MOSCOW -- Anna Stepanova Trifonova, bundled in a green wool coat, trudged through the slush to the post office on Tsvetnoy Boulevard yesterday morning to try to keep her life's savings from being reformed out of existence.
She was No. 116 in line. A gray-haired, stooped crowd of pensioners milled in front of the post office, panicky and resentful. But after a while, a woman emerged and pinned a scribbled note to the door:
"For the Information of Pensioners. Today there will be no money exchange. For information, come tomorrow at 10."
"I have 1,000 rubles, in hundreds,for my funeral," said Mrs. Trifonova, 76, a stout woman who was a plasterer and janitor for 40 years.
She has three days to turn in her money before 50- and 100-ruble notes become worthless. In theory, she can get back 200 rubles, the no-questions-asked limit for pensioners, in smaller bills right away. She can get the other 800 rubles back only by proving that she acquired it legally.
Much of the money came from birthday and New Year's gifts from relatives over the years, she said.
"How can I prove that?" Mrs. Trifonova asked, adding bitterly, "If I can't exchange the hundreds, I'll paste them on my bedroom window to keep the draft out and look at them as I die."
Many economists see currency reform of the kind ordered by President Mikhail S. Gorbachev Tuesday night as a prerequisite for freeing prices and creating a market economy.
Without it, billions of excess rubles turned out by Soviet government printing presses over the last few years threaten to turn free prices into destructive hyperinflation. Criminals could use their millions to buy up a big percentage of state enterprises, compromising the conversion of state enterprises into private ones.
The decision to cancel, and eventually replace, only the two biggest-denomination notes was aimed at the shadow economy. Black marketeers tend to use 50s and 100s, government officials say, and such notes account for about a third of all the rubles in circulation. Any money that cannot be shown to have been earned honestly will be withdrawn from circulation, theoretically leaving the ruble stronger.
But some economists were skeptical about the impact. Boris Pinsker, who writes on economic issues, criticized the plan in the newspaper Vechernaya Moskva as likely to remove an insignificant amount of currency from the market.
Moreover, Mr. Pinsker said, the biggest impact will be on "not-so-rich people, such as old women in the villages." He said black marketeers responded to the rumors of currency reform over the last two months by ridding themselves of large-denomination notes and putting their money in gold, automobiles or other goods.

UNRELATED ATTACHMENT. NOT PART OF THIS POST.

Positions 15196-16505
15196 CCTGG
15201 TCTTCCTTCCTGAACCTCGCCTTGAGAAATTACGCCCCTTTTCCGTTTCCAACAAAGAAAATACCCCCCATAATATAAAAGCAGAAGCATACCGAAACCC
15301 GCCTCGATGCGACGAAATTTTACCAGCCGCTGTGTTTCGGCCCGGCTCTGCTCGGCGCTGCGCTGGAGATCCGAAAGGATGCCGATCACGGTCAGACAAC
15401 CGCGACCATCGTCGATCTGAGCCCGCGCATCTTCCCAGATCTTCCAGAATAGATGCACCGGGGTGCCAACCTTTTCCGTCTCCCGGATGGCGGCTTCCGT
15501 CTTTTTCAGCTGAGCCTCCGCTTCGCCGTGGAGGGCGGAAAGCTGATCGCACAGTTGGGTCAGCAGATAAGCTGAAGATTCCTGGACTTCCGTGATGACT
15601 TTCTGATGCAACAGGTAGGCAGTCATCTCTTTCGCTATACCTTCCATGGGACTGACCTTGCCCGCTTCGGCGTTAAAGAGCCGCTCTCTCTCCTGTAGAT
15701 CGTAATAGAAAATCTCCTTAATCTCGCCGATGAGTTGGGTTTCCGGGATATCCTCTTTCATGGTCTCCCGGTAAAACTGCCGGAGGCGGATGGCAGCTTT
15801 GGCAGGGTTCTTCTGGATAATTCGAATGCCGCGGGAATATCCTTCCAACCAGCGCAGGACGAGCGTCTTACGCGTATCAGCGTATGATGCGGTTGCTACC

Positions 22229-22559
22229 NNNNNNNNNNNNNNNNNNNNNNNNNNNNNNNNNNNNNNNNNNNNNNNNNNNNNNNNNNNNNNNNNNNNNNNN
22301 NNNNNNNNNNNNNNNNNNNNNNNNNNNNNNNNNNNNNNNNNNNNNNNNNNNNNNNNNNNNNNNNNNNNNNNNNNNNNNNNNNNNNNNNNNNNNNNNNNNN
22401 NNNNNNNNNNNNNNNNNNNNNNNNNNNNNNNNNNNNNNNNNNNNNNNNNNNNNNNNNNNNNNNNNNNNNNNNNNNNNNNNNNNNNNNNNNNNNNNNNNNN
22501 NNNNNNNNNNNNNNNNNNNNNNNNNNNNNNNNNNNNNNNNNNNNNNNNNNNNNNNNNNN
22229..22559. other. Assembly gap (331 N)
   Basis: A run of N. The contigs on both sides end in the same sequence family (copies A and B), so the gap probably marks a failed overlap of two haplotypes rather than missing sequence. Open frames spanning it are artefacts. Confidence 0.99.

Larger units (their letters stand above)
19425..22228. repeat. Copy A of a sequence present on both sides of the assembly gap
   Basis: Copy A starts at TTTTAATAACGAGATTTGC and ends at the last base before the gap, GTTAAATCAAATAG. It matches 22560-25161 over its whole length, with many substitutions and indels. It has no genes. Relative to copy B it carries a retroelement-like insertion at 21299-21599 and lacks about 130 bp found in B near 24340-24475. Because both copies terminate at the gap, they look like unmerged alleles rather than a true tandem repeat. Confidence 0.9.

Despite the rumors, the suddenness of Tuesday night's decree created chaos across the country yesterday.
Post offices and savings banks ran out of money. Commissions assigned to decide what constitutes "honest" savings were just being formed.
Representatives of the cooperative movement said they feared that profits from their fledgling private businesses would be confiscated. Ordinary people were baffled by the complicated language of the Gorbachev decree, read on radio and television without a translation into plain Russian.
Personal predicaments were many. Maria V. Elkonina, a Moscow artist, had just withdrawn 3,000 rubles in hundreds to pay for arrangements for an exhibit.
Technically, she said, she is a pensioner, so she has to prove that she earned 2,800 of the 3,000 rubles. By the time a commission is set up to rule on her savings, it will be too late for the exhibit, set for March, she said.
"It's humiliating," said Alexander N. Krylov, 50, a factory technician who earns 200 rubles a month. He can change the amount of one month's pay with no documentation but will have to prove he earned the other 500 rubles he has in large bills.
"A person who's worked 30 years has to prove he's earned 500 rubles? That's ridiculous," he said.
But Mr. Krylov said he thought some kind of ruble reform was necessary. "We have a big Mafia, and they carry around suitcases of 100s," he said.
Not any more. Down the street at Moscow's Central Market, the fruit and flower vendors are among the richest of Soviet citizens, earning in many cases several thousand rubles a month. But several acknowledged that they had been tipped off that the reform was coming.
"I haven't taken anything bigger than 25 rubles since December," said Volodya, from Azerbaijan, hawking tomatoes for 20 rubles a kilogram.
Some of the market's wheeler-dealers, he said, were buying 50s and 100s for half their face value in negotiable smaller denominations.
What will they do with the bills they buy? he was asked.
"They can get rid of them. They have connections on the very highest level," he said with a smile.